I’ve forgotten what spring looks like when Mother Nature wakes up in the wintery and frozen North. I’m here in Wisconsin for a month to visit mom and do some writing.
“I'm sure glad all the snow is gone.” I look out the window with mom.
“I think we had a pretty mild winter.” Mom says it as a question.
“Actually, mom, it was one of the snowiest winters on record.”
“Really? I’m glad I don’t remember.” She remembers the name of her Bible College professor who 70 years ago once told her she was a good writer but can’t remember that I just told her what day it is. She is in the winter season of life yet another spring has arrived.
Wisconsin spring is urgent and determined. I’ve been trying to discourage a Sparrow from building a nest above the front door. I don’t want to be dive-bombed by a protective mother every time I enter the house but she’s not deterred and she’ll probably win. The Red-winged Blackbirds are downright sex crazed—doing the nasty right outside the dining room window. And male, bright orange-breasted, Robbins are flying kamikaze missions into the glass windows. They think their reflection is some good-looking stud invading their turf. All around I can almost hear the ticking bomb in the birch and willow tree buds. Mother Nature is about to let us have it!
I’m staying in a cottage near mom’s nursing home. There is a pond outside the front window and a bubbling fresh water creek out back. There are fields of golden corn stock stubs and I'm surrounded by wooded hills with tree skeletons waiting for the advent of green. I’ve seen Goldfinches, Morning Doves, Baltimore Orioles, Ring-necked Pheasants, a Sandhill Crane—I think, bunnies, deer, turkeys, ducks, hawks, horses, cows, dogs, cats and hardly any people except us Fredricksons.
Mom loves it here but mostly she loves being with us. We are celebrating her 95th birthday. She is absorbing the moments, trying not to be greedy but it’s hard.
“Let’s play kickball,” I suggest.
She plays kickball in the nursing home. I remember the first time she described the game. Dad was still alive.
“We all sit in a circle." Mom's eye's twinkle. "We have to kick the beach ball when it comes to us, no hands.” She pauses and with naughty glee adds “Sometimes we hit each other in the head.”
Mom still has something urgent and determined. "Just like this." I dare you to watch without smiling.
My siblings have all left. It’s just mom and me.
“You don’t get depressed, do you?” Mom’s hands have developed a subtle shake.
The weather has changed. Spring has taken a pause. It’s cloudy, rainy and cold and seems in sync with mom’s internal state. The green buds that showed such great promise just a few days ago have slid back into gray hibernation. She feels the monochrome color of discontent in her bones.
I can hear my heartbeat and hold my breath. I feel like hiding. It’s hard to go with someone, especially your mom, who is contemplating a dive into darkness. “I sometimes get depressed too,” I respond.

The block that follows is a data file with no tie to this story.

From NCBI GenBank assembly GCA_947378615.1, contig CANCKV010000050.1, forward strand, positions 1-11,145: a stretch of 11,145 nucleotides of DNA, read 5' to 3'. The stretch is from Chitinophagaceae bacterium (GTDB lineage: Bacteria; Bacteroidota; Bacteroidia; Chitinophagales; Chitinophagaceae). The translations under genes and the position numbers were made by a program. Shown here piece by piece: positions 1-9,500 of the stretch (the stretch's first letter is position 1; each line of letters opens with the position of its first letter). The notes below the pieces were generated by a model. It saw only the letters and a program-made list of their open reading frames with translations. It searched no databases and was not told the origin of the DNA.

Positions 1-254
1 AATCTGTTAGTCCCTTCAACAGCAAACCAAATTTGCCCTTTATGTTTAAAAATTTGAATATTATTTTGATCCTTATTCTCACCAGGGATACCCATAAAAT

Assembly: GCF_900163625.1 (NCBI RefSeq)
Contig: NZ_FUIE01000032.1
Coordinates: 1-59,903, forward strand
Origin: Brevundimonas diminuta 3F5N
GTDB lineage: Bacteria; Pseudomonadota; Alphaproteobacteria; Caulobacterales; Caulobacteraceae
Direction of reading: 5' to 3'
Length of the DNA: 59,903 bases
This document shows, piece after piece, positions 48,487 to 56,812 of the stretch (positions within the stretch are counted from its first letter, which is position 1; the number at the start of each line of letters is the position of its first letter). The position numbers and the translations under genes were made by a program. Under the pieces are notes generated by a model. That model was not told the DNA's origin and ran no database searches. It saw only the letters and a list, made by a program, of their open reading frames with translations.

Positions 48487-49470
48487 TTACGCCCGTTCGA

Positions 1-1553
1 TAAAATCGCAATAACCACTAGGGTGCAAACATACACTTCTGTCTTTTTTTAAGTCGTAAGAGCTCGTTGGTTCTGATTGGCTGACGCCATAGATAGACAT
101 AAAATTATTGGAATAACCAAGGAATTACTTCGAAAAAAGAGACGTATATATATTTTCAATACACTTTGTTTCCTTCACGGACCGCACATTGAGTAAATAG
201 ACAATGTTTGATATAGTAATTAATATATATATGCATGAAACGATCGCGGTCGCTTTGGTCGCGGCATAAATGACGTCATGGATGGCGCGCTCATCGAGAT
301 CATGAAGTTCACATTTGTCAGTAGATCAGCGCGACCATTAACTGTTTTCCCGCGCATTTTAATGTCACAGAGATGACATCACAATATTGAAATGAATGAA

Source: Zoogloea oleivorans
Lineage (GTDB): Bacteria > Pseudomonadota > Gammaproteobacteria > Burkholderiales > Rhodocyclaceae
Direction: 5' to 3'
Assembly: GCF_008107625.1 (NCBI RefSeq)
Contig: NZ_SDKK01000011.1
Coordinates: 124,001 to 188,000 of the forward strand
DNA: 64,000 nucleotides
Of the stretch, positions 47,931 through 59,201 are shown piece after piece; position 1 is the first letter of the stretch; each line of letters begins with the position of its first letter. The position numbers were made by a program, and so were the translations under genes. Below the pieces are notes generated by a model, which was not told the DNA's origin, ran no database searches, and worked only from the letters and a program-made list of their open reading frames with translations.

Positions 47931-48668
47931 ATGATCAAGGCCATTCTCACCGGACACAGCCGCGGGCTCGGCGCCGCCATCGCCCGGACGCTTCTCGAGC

It’s not the answer she wants. “But you don’t stay there. How do you do it?” Her hazel eyes lock on me and won’t look away. She has thirteen-year-old eyes, deep and lonely, that still mourn her mother-less adolescence. And now they also hold the empty space where dad once lived.
I answer like there’s a solution, “Having faith and purpose helps . . . great friends and family.” Mom nods her head.
In these moments with mom I am never sure when to problem solve and when to just be present. I think of the serenity prayer.
“God grant me the serenity to accept the things I cannot change, the courage to change the things I can, and the wisdom to know the difference.”
Much of this stage of life is not fixable. Later, alone, I wonder if I missed an opportunity—for her and me. Mom’s question, “You don’t get depressed, do you?” took my breath away and rather than breathing, I tried to fix it. I wish I had let the question hang in the room for a while. It took courage for her to ask. I wish my heart had felt more courage to let the question vibrate awhile.
The next day during my meditation mom’s question found more space. In this opening I found my tears. She was describing pain--depression hurts. But behind her question is the second arrow of suffering--I don’t like what I’m feeling, something is wrong, something is wrong with me. There is a moment before the second arrow flies to pause and breathe. The pang of pain is allowed to be—"just like this." And in this space where fear, worry, and discontent is held rather than fed, compassion allows our fists to unclench and our heart to open. Suddenly there is room for more.
Daily Bites and Blessings
Welcome to "Daily Bites and Blessings." Pull up a chair. I’ve set a place for you at the table. These edibles are sometimes bitter, sometimes sweet and often they are both. This is a come as you are party. I invite you to bring your compassion, courage, and curiosity as we dine together on life's bounty. May our time together give us more light and more love.